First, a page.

Updated guidelines include 13 recommendations and 52 practice points for clinicians treating patients with diabetes and chronic kidney disease (CKD).
In an update from the 2020 guideline, the Kidney Disease: Improving Global Outcomes (KDIGO) Work Group released the KDIGO 2022 Clinical Practice Guideline for Diabetes Management in Chronic Kidney Disease (CKD).
This updated guideline includes 13 recommendations and 52 practice points for clinicians treating patients with type 2 diabetes (T2D) and CKD, as focused on in a synopsis published in Annals of Internal Medicine.
Specifically, the synopsis covered key recommendations pertinent to comprehensive care, glycemic monitoring and targets, lifestyle interventions, antihyperglycemic therapies, and educational and integrated care approaches to management.
When it comes to comprehensive care, lifestyle intervention was a key feature in the updated recommendations, with the 2022 guideline including therapies that have demonstrated improvement in cardiovascular and kidney outcomes in patients with T2D and CKD.
SGLT2 inhibitors were specifically noted as the preferred first-line pharmacologic therapy for patients with the 2 conditions regardless of glycemic control, adding other glucose-lowering therapies to the SGLT2 inhibitors to maintain individualized glycemic targets.
The updated guideline also adjusted SGLT2 inhibitor recommendations for patients with CKD based on estimated glomerular filtration rate (eGFR). While the 2020 guideline recommended SGLT2 inhibitors for patients with an eGFR of at least 30 mL/min/ 1.73 m2, the 2022 guideline now recommends initiating the therapy in patients with an eGFR of at least 20 mL/min/1.73 m2. This adjustment was made based on findings from 7 large trials examining cardiovascular and kidney effects of several SGLT2 inhibitors published since the 2020 guideline.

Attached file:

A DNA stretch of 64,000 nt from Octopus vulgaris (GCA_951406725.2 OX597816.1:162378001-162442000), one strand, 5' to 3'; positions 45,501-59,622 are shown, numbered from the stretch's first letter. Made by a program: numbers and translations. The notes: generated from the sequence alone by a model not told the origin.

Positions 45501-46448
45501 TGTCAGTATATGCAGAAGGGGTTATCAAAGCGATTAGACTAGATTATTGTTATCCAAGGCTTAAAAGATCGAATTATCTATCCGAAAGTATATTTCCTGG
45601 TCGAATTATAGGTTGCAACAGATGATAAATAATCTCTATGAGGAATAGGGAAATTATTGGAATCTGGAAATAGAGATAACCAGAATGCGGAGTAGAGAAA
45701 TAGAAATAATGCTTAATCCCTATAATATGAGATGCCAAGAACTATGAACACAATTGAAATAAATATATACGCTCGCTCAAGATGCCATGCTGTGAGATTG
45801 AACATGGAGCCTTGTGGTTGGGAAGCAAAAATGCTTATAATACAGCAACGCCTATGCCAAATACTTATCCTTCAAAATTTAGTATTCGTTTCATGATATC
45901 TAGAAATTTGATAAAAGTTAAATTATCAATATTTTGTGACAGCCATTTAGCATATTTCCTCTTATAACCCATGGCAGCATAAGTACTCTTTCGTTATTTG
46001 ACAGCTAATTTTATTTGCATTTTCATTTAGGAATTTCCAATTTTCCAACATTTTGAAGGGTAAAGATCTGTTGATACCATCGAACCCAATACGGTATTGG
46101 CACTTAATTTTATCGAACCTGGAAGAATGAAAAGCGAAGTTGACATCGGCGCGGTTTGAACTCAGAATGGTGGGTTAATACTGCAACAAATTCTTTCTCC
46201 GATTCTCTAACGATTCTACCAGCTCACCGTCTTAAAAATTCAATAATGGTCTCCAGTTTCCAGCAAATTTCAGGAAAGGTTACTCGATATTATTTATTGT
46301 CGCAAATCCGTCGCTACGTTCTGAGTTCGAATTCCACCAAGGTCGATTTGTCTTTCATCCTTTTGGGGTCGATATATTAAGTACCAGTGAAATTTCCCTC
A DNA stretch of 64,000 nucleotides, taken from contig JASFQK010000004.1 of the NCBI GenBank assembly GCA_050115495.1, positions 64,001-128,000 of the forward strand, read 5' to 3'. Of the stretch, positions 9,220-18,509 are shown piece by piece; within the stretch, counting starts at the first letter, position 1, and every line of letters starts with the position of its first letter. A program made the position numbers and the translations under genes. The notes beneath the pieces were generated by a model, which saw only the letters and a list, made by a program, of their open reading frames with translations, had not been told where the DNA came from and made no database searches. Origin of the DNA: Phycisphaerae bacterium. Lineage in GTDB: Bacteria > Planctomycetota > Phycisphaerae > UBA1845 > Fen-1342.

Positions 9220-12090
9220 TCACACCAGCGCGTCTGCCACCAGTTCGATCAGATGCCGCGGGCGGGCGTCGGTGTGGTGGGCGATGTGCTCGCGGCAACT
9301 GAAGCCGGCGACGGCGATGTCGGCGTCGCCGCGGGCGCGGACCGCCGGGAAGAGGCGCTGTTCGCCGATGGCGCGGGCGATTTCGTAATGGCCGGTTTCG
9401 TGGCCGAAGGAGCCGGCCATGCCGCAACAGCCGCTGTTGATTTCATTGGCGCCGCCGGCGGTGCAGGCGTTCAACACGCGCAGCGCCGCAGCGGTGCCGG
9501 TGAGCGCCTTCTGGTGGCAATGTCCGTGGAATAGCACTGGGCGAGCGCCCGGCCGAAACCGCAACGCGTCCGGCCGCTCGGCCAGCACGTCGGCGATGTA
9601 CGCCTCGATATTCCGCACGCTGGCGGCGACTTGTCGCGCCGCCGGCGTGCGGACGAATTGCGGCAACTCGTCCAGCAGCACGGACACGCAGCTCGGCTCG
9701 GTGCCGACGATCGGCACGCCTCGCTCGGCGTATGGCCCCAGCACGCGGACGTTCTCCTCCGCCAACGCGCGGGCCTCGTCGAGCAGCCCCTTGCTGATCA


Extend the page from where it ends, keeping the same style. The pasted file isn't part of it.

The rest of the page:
“Furthermore, given the strong evidence in diverse patient populations with CKD, including those without diabetes, this topic was moved from Chapter 4 (Glucose-Lowering Therapies in Patients With T2D and CKD) to Chapter 1 (Comprehensive Care in Patients With Diabetes and CKD),” the authors added. “This change acknowledges the evidence that benefit of SGLT2 inhibitors is independent of glycemic control and the recommendation to use SGLT2 inhibitors for organ protection (heart and kidney) in patients with CKD.”
Glucagon-like peptide-1 receptor agonists (GLP-1 RAs) continue to be the recommended second-line drug class for glucose lowering in T2D and CKD. One trial published since 2020 was added to the evidence linking GLP-1 RAs to cardiovascular benefits, and contributed to the hypothesis that GLP-1 RAs may also improve kidney outcomes. A new practice point highlighting potential advantages of weight loss with GLP-1 RAs was also added to the 2022 guideline.
Finally, the KDIGO 2022 Clinical Practice Guideline added a new section on the use of mineralocorticoid receptor antagonists (MRAs).
MRAs reduce residual proteinuria in patients receiving renin-angiotensin system inhibitors. While multiple smaller clinical trials demonstrated antiproteinuric effects of steroidal MRAs without development of hyperkalemia, these benefits of these treatments on CKD progression has not yet been made clear.
“With new therapies that can reduce progression of CKD and diminish the burden of cardiovascular disease, including heart failure, health care providers should focus on preserving kidney function and maintaining well-being rather than replacing kidney function,” the synopsis authors wrote.
They added that, while these updated recommendations have potential to change the natural history of diabetes CKD, barriers at the patient, clinician, and health system levels may limit this potential.
“Implementation of evidence-based treatments is now critical to improving the outcomes of patients living with diabetes and CKD,” the authors concluded.
Navaneethan SD, Zoungas S, Caramori ML, et al. Diabetes management in chronic kidney disease: synopsis of the KDIGO 2022 clinical practice guideline update. Ann Intern Med. Published online January 9, 2023. doi:10.7326/M22-2904